Algeria’s defence spending has more than doubled in the last four years and GlobalData projects this growth to steady in the coming decade.

This decision is made largely in response to numerous coups deposing democratically elected governments across the Sahel region, a troubled and arid strip of Africa from Mauritania to the Red Sea.

Burkina Faso, Chad, Gabon, Guinea, Mali, Niger and Sudan have all fallen to internal crises since 2020, creating a belt of unstable countries along Algeria’s southern frontiers. This instability offers fertile ground for the growth of radicalism – a enduring problem that has plagued the region, and to which Algeria is no stranger.

A man walks between burnt huts in what was a camp for displaced people of Faladie, Mali on 28 April 2020. Credit: Council on Foreign Relations via Getty Images.

With more than 1,300 kilometres of shared borders along which local communities maintain close ties, Algeria and Mali have numerous links.

Going far beyond a simple co-existence, Algiers regards Mali as vital to its geostrategic interests. Given the geographic and ethnic continuity across their respective territories, instability on one side of the border can have direct implications on the other.

Considering “the north of Mali as its natural backyard”, the potential domestic implications of Northern Malian Tuareg irredentism have been a longstanding source of concern for Algeria.

Over the years, Algeria has been involved in the Malian conflict by playing mediating roles among different parties. Accordingly, Algeria may seek to strengthen this presence by sending troops, at the very least, to the north of Mali to observe developments there and stop terrorist organisations from expanding their influence, especially if France decides to reduce its forces in the Sahel.

Algerian defence budget growth

Algeria’s defence spending more than doubled, stretching from $9.7bn in 2020 to $21bn in 2024, exhibiting a remarkable compound annual growth rate (CAGR) of 21.3%.

Looking forward, over the forecast period of 2025–29, defence expenditure is anticipated to increase from $21.5bn in 2025 to $23.2bn in 2029, reflecting a CAGR of 1.8%. Concurrently, the acquisition component of defence expenditure is anticipated to increase at a CAGR of 1.6% during 2025–29. The country is projected to cumulatively spend $111.9bn over 2025–29.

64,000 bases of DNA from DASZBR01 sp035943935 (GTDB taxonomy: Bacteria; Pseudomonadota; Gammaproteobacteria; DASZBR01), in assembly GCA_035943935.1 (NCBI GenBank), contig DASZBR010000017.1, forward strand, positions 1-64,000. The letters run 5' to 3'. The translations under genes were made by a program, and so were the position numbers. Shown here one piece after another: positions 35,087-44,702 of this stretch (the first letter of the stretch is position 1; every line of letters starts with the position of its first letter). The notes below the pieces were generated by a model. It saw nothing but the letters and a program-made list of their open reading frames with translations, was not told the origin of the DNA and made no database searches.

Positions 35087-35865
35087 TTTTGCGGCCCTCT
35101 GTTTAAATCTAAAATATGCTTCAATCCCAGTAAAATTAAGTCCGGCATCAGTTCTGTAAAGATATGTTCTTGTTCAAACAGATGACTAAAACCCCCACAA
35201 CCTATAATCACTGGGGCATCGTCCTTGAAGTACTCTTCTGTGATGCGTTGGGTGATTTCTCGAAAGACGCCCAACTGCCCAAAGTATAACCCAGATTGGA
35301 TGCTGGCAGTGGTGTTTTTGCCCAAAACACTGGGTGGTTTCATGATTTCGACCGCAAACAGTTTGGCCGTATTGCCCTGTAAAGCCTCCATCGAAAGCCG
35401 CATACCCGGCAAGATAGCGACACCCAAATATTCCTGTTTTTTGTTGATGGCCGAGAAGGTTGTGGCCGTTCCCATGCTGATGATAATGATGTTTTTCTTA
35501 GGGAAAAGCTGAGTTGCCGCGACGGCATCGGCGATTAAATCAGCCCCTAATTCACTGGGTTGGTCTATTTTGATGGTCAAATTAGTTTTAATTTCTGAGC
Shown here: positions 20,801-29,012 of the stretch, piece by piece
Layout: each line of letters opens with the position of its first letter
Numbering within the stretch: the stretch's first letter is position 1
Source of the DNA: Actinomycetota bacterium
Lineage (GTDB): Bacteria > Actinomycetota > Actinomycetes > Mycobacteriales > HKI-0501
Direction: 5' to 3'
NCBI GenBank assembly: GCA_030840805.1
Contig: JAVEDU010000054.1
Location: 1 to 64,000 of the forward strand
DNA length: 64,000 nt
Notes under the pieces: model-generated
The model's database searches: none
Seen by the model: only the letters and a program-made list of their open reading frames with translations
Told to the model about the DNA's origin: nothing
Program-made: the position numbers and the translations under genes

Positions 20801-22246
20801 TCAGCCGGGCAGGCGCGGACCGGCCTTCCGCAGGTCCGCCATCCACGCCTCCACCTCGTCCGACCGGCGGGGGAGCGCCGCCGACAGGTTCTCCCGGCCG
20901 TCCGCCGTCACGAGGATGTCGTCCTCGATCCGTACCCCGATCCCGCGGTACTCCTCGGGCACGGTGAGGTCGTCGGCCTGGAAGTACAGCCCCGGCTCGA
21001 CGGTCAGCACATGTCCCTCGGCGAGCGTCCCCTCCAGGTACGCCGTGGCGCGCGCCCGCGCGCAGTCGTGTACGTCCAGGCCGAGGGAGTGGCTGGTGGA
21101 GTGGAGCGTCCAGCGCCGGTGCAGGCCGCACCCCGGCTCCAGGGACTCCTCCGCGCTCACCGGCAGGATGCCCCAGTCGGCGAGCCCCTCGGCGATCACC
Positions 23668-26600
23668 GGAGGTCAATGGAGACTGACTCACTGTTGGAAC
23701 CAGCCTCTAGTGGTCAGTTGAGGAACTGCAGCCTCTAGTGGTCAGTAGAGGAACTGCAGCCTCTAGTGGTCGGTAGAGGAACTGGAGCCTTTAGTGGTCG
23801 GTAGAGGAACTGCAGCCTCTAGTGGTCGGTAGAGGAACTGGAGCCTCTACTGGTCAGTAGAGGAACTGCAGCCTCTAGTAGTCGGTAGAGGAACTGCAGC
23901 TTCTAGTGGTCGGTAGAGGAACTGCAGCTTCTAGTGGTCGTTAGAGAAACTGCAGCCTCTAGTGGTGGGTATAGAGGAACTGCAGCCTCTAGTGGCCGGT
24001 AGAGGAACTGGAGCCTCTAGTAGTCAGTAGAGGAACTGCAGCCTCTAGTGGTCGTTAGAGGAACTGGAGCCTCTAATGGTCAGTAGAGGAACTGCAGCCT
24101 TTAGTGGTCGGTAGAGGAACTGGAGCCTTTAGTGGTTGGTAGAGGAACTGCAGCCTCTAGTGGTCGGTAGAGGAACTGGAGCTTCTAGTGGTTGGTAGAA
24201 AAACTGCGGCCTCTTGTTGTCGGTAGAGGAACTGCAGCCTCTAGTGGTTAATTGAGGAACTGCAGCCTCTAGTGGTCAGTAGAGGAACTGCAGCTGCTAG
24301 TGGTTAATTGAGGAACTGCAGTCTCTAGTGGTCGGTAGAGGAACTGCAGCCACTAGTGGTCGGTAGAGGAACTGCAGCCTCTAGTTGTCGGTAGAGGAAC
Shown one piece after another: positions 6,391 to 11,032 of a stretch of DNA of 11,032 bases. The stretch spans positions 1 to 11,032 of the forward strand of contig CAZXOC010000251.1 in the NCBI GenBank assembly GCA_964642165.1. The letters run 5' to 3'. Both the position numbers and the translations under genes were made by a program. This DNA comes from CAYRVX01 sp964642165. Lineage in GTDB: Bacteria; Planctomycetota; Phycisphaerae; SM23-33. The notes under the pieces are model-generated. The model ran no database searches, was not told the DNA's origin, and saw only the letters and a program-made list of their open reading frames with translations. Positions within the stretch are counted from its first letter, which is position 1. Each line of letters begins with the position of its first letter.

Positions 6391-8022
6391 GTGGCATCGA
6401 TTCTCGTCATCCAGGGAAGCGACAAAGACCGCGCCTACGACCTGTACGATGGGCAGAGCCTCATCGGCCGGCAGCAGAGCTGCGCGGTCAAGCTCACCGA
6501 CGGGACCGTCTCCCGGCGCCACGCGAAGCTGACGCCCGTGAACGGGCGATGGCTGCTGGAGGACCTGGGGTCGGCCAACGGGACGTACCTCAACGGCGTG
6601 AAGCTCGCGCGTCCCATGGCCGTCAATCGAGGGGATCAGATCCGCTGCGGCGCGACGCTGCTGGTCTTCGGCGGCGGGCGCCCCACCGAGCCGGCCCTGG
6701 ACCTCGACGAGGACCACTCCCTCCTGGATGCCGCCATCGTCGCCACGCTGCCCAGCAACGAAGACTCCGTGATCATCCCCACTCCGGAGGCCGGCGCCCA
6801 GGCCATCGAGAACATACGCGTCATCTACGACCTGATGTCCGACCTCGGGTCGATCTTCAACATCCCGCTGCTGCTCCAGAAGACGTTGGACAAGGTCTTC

As a percentage of GDP, the country’s defence expenditure is anticipated to average 9.6% assuming the percentage of GDP will remain constant over 2025–29, compared to the historic-period average of 6.4% over 2020–24.

Russia, Algeria and the Sahel

Currently, Russia has consolidated a 20-year-old partnership with Algeria defined by economic cooperation and arms trade.

Between 2016 and 2023, Russia made up 61.3% of Algeria’s military imports, worth $5.8bn, compared to US trade worth 0.1%, or $1.1m worth of equipment. In that spirit, Algeria is in the process of procuring 14 Sukhoi 57 Felon fighter aircraft in a $2bn deal signed in 2019.

This aircraft is a fifth-generation, stealth, multi-role jet developed by United Aircraft – a part of the state-owned defence company Rostec – to destroy various land, airborne and maritime targets. This will provide substantial aerial superiority in its airspace should instability from its southern neighbours pour over the border.

However, Algeria ought to be wary of its Russian defence contracts as Russia continues to mobilise its economy on a more intense war footing against Ukraine, which will not free up its industry to deliver sales to the Global South.

Su-57 Felon. Credit: Wikimedia Commons via Airforce Technology.

Russia’s foreign policy is to double down on its relations with countries in what has been dubbed rather loosely with the troublesome label, the ‘Global South’.

Essentially, this is a vast region of the world understood to have a relatively low level of economic and industrial development, located south of a more economically vibrant Global North.

Algeria and the Sahel are integral to Russia’s policy to not only exploit Western missteps in the Global South, but also to demonstrate that the country is not out of favour with the rest of the world.

People in Niger wave Russian flag (left) and Niger flag (right) during the coup. Credit: Bloomberg via Getty Images.

The Washington security research group the Carnegie Endowment for International Peace identifies a disruptive geopolitical motivation behind Russia’s influence in the Sahel:

“Its presence delivers good publicity that undermines Western attempts to isolate Russia.

“To be sure, Russia’s track record is mixed. It has had most success in internationally isolated and deeply troubled Sahelian states, and it has struggled to make inroads in several African democracies,” except for Algeria, which continues to prosper.

“Nevertheless, Moscow has proven that it knows how to take advantage of governance shortfalls, instability, and security vacuums in Africa.”